Current and Resistance

Current and Resistance
27.1 Electric Current
27.2 Resistance
27.4 Resistance and Temperature
27.6 Electrical Power
27.1 Electric Current
The current is the rate at which charge flows through this
If ΔQ is the amount of charge that passes through this area in a time interval
Δt, the average current Iav is equal to the charge that passes through A per unit time:
The direction of the current is opposite the
direction of flow of electrons
Microscopic Model of Current
Consider the current in a conductor of cross-sectional area A.The volume of a section
of the conductor of length Δx is A Δ x. If n represents the number of mobile charge
carriers per unit volume (in other words, the charge carrier density), the number of
carriers in the gray section is nA Δ x.Therefore, the total charge Δ Q in this section is:
27.2 Resistance
The current density J in the conductor is defined as the current per unit area
A current density J and an electric field E are established in a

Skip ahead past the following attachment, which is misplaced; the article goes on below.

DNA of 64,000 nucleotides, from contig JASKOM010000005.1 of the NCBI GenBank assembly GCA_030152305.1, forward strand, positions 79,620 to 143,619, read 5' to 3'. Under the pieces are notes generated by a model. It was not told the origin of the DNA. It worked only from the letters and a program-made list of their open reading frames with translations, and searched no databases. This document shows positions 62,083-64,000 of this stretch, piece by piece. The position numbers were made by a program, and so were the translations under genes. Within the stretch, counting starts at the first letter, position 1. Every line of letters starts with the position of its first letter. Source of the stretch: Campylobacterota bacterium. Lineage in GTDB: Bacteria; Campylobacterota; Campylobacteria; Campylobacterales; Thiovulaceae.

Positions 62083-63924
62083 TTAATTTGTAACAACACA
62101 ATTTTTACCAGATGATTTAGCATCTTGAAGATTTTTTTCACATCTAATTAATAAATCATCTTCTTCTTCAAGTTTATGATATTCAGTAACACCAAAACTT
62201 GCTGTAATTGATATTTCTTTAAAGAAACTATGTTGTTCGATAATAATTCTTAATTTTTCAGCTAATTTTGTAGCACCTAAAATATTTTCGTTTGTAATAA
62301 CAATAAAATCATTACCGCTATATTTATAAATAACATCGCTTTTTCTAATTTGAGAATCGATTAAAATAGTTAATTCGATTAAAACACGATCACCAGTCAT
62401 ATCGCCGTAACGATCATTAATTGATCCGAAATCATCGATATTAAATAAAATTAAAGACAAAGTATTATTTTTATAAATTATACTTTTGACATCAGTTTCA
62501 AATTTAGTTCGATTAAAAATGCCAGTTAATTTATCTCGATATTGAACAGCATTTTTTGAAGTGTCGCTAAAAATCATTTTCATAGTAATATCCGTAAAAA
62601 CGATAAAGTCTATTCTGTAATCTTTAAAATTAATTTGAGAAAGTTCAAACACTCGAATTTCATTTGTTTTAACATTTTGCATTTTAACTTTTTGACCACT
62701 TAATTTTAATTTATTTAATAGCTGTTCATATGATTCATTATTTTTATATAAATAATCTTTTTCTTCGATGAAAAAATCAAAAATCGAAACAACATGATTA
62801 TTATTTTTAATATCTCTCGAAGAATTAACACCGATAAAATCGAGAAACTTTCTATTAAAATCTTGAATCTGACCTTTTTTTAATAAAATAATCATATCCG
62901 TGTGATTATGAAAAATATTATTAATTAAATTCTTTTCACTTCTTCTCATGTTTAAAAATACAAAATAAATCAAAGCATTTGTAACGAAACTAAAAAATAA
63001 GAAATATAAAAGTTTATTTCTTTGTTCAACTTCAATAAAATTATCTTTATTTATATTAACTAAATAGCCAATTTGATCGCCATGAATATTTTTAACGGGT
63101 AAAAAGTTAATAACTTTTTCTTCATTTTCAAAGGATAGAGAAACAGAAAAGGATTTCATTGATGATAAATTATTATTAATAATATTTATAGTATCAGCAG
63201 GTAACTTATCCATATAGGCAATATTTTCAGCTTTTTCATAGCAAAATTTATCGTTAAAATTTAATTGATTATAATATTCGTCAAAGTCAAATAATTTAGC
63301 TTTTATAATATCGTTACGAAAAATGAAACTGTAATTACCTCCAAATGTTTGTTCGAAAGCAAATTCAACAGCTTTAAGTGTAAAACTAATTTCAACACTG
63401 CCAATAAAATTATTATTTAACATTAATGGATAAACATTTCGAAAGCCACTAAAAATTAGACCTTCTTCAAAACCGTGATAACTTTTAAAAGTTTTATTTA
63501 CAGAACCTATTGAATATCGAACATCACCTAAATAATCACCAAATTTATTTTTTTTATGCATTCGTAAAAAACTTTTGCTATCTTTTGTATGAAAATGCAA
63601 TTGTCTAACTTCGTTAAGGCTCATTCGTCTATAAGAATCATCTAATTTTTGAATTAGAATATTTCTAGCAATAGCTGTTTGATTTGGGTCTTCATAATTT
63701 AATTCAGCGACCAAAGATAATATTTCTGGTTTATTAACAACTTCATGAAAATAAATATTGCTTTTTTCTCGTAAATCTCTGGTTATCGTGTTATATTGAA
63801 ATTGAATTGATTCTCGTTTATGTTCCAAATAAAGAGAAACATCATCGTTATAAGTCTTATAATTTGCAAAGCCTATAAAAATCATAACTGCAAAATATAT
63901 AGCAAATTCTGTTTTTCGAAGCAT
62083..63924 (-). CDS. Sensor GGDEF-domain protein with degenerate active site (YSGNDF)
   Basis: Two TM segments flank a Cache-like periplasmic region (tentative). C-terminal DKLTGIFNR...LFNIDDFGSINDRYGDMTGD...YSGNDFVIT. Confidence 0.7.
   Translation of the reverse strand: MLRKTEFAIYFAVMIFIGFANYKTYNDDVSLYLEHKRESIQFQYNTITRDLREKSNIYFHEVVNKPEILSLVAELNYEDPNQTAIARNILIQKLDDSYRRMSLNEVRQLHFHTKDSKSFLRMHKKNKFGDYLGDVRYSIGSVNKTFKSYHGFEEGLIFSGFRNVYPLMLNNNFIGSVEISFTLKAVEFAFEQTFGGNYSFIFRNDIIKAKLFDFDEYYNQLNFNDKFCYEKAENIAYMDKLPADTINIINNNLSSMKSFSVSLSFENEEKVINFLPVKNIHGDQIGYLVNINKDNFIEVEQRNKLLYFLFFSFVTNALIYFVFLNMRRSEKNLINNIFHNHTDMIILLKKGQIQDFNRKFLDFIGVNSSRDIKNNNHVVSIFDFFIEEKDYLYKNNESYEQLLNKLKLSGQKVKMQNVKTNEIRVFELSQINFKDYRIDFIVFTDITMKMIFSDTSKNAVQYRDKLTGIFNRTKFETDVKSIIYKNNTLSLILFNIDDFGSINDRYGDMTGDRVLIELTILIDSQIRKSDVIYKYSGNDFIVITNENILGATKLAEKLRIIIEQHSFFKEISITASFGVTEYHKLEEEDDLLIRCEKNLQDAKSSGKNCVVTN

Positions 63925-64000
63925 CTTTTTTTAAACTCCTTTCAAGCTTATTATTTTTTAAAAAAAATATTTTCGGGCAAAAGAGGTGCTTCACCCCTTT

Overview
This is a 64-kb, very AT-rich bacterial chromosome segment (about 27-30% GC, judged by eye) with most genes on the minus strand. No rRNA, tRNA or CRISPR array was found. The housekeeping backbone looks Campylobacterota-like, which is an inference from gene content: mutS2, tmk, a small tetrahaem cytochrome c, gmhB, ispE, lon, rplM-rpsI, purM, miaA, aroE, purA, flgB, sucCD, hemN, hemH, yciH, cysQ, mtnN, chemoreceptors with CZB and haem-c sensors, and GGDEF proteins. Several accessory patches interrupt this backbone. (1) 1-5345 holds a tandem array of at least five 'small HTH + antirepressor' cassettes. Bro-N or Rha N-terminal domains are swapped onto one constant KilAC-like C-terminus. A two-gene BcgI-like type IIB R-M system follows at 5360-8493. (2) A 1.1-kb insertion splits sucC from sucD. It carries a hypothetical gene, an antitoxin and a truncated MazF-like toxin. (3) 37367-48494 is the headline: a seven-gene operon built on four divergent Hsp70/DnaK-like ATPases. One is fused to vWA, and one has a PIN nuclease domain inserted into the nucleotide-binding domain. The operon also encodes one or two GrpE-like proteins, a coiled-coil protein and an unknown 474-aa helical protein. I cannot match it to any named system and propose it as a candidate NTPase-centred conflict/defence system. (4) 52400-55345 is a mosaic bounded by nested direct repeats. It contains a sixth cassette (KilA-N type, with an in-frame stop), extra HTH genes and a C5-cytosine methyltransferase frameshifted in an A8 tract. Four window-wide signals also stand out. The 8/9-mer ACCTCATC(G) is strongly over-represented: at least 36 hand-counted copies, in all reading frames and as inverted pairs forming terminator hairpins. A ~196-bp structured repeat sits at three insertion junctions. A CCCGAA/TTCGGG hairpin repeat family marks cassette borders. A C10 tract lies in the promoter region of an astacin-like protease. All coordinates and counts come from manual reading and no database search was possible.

conductor whenever a potential difference is maintained across
the conductor
SI units of the resistance:
27.4 Resistance and Temperature
Over a limited temperature range, the resistivity of a conductor varies
approximately linearly with temperature according to the expression
Resistivity versus
temperature for a pure
semiconductor, such as
silicon or germanium.
Resistivity versus
temperature for a metal such as
copper. The curve is linear over a
wide range of temperatures, and ρ
increases with increasing
temperature. As T approaches
absolute zero (inset), the resistivity
approaches a finite value ρ0.
Example 27.6 A Platinum Resistance Thermometer
27.6 Electrical Power
When I is expressed in amperes, ΔV in volts, and R in ohms, the SI unit
of power is the watt
Example 27.7 Power in an Electric Heater
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